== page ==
German medics work toward U.S. Army Expert Field Medical Badge

Aug. 3, 2011

Spc. Trisha Pinczes, 138th Public Affairs Detachment, New York Army National Guard

U.S. Army Europe

Photo credit Spc. Trisha Pinczes

GRAFENWOEHR, Germany - Sgt. Ramon Hernandez, a member of the 8th Medical Company (Logistics), mentors German 2nd Lt. Felix Worner, assigned to the Sanstff Mainz hospital, while qualifying on an M16A2 rifle July 28. As part of the pre-qualification required for participation in the 2011 U.S. Army Europe Expert Field Medical Badge Standardization and Testing candidates must complete the weapons qualification, an Army Physical Fitness Test, and Basic Lifesaving Skills in order to participate.

GRAFENWOEHR, Germany – As U.S. and German candidates cross the finish line of a two-mile run together, Soldiers of one nation supported soldiers from another in their efforts to earn the right to participate in the 2011 U.S. Army Europe Expert Field Medical Badge (EFMB) Standardization and Testing.

This was the first step in a three-phase pre-qualification for the EFMB that NATO allies are participating in from July 31 to Aug. 13 at the Grafenwoehr Training Area.

“Our Expert Field Medical Badge is a very prestigious badge and it is seen as an honor and is very tough to get,” said Staff Sgt. Matthew Starling, range safety officer and small arms master marksman, 8th Medical Company (Logistics).

In order to make it to the testing phase of the event, multinational candidates had to pre-qualify and meet U.S. Army standards.

“We had to do what is also necessary of the Americans,” said German Sgt. Dustin Nicholas, 4th Company, 21st Hospital Regiment.  “During the first week we had to do an APFT (Army Physical Fitness Test), weapons qualification and CPR training.”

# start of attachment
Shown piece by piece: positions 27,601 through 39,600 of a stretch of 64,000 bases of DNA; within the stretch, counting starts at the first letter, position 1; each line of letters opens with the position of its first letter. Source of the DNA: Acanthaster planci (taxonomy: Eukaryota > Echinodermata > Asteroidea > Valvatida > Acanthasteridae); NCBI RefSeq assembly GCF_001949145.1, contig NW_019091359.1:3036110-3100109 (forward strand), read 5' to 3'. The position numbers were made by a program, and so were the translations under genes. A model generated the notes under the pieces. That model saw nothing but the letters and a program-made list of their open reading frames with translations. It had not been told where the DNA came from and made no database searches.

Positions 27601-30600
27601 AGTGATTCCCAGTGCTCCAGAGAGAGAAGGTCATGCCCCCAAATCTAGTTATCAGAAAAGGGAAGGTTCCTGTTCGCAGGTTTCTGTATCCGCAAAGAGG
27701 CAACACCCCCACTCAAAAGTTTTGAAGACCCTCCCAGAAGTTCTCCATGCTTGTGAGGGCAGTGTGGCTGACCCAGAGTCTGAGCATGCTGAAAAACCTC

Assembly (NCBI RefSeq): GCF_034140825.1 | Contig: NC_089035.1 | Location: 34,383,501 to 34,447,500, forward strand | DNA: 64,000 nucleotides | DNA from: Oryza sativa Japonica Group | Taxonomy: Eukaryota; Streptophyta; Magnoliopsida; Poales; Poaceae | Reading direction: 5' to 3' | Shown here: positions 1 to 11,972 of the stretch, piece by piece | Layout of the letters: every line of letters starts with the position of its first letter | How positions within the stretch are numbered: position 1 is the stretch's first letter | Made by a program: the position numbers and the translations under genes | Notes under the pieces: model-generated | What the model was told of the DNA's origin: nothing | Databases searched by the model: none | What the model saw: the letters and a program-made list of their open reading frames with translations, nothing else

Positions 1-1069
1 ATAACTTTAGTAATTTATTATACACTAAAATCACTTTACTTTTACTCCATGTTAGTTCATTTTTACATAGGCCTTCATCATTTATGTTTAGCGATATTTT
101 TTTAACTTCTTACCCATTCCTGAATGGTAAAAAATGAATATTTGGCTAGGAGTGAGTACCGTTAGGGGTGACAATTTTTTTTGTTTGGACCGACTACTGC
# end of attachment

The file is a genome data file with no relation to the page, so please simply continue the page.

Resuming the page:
Five German Soldiers arrived with little time for preparation before the pre-qualification phase began in late July.

“You’ve got to admire them,” said Master Sgt. Harold Pharis, the Non-Commissioned Officer in Charge (NCOIC) of the Surgeon’s Office, 21st Theater Sustainment Command. “They only have a few days to learn our weapon systems and a few days to learn our PT system.”

Consistency throughout the EFMB is a priority so that each candidate has a clear idea of what is expected, said Starling.

“By having a valid PT test and weapons qualification, we give them the chance to do the same things (U.S.) Soldiers get to do so they can rightfully qualify for that badge the same way (U.S.) Soldiers do,” Starling said.

Although the standards may be different than those of the German Army for some of the pre-qualification events, the Soldiers were expected to meet those requirements easily, said Master Sgt. Abdel Guzman, NCOIC of the 2011 USAREUR EFMB.

“The Bundeswehr has sent us some of the finest to compete in the event,” said Guzman.  “I think every one is going to achieve this badge.”